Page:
When we think, “I’m not enough,” we feel shame, discouragement, despair. And from these emotions, we typically don’t see forward motion. We hide, we eat and gain weight, we’re in a mode of constantly seeking and never just being.
We are living life at a perpetual deficit. We spend so much of our lives trying to fill up our buckets for a feeling. Whether it’s happy, fulfilled, worthy, peaceful, we are eating and accomplishing and buying and learning and drinking, just putting more and more in, in order to feel what we want so desperately to feel.
But when we believe the thought, “I’m not enough,” the bucket that we’re trying to fill is actually a sieve, and everything is constantly draining out the bottom and we never fill it — or feel it.
Does your value go down as the number on the scale goes up?
So much of our weight loss issue typically stems back to our belief that our value as a human is dependent on and diminished by our weight. That our value goes down as the scale goes up.
But I want you to question this hard:
Why do we believe our value is dependent on the number on the scale or the way that we look?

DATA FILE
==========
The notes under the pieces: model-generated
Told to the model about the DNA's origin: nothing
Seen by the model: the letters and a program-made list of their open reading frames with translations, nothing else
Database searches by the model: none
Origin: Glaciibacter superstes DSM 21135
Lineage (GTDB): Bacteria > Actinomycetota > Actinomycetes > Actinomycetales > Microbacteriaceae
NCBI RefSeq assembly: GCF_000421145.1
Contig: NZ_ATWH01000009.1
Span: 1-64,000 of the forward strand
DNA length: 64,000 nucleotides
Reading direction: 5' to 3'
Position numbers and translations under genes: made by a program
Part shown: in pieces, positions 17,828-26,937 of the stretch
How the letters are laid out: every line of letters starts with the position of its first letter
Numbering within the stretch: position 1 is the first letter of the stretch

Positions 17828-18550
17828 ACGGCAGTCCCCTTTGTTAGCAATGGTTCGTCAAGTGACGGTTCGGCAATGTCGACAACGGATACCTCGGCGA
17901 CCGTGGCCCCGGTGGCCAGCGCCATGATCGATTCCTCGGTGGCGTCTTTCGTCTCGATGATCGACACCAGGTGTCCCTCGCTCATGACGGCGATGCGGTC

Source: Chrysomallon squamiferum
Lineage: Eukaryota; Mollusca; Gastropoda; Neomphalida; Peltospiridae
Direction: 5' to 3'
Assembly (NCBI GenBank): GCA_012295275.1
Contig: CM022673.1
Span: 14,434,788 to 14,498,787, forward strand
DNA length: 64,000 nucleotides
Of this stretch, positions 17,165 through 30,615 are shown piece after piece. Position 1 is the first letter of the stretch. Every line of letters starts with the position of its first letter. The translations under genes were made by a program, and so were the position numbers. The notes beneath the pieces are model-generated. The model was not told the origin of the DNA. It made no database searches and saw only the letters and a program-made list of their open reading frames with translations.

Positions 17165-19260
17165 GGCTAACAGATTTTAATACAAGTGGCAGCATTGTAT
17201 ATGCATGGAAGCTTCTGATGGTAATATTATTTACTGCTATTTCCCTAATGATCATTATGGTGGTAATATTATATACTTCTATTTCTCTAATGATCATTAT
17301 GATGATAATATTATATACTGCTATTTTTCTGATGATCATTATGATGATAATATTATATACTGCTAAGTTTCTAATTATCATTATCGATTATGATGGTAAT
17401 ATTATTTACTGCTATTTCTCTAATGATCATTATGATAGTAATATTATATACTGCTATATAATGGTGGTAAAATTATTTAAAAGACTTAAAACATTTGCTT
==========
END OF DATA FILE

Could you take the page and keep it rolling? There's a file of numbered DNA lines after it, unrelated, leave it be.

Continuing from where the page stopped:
How do we make the decisions about what adds and what takes value away?
Who decided this?
Where did it come from?
When you think, “I’m not enough,” ask yourself why and answer the question. Maybe your answer is, “Because I’m overweight.” Why does that mean you’re not enough? Not enough what?
We choose to believe that our struggle with our weight makes us a little more broken and a little less valuable than someone else.
I spent most of my own life feeling this way, that my weight was an outward manifestation of my inner flaws. That I was lazy, that I lacked willpower, I wasn’t disciplined enough, and was therefore not good enough. I believed hard that if I could just lose the weight, I would finally be and feel whole and complete. I would finally be enough.
But what if that isn’t true?
A lump of clay
My grandpa was an artist, not by profession, but he spent leisure time painting and drawing and sculpting, and even teaching himself how to play the piano. One of his charcoal drawings of a ballerina hangs in my home, and I see it every time I walk to my room. I love it so much.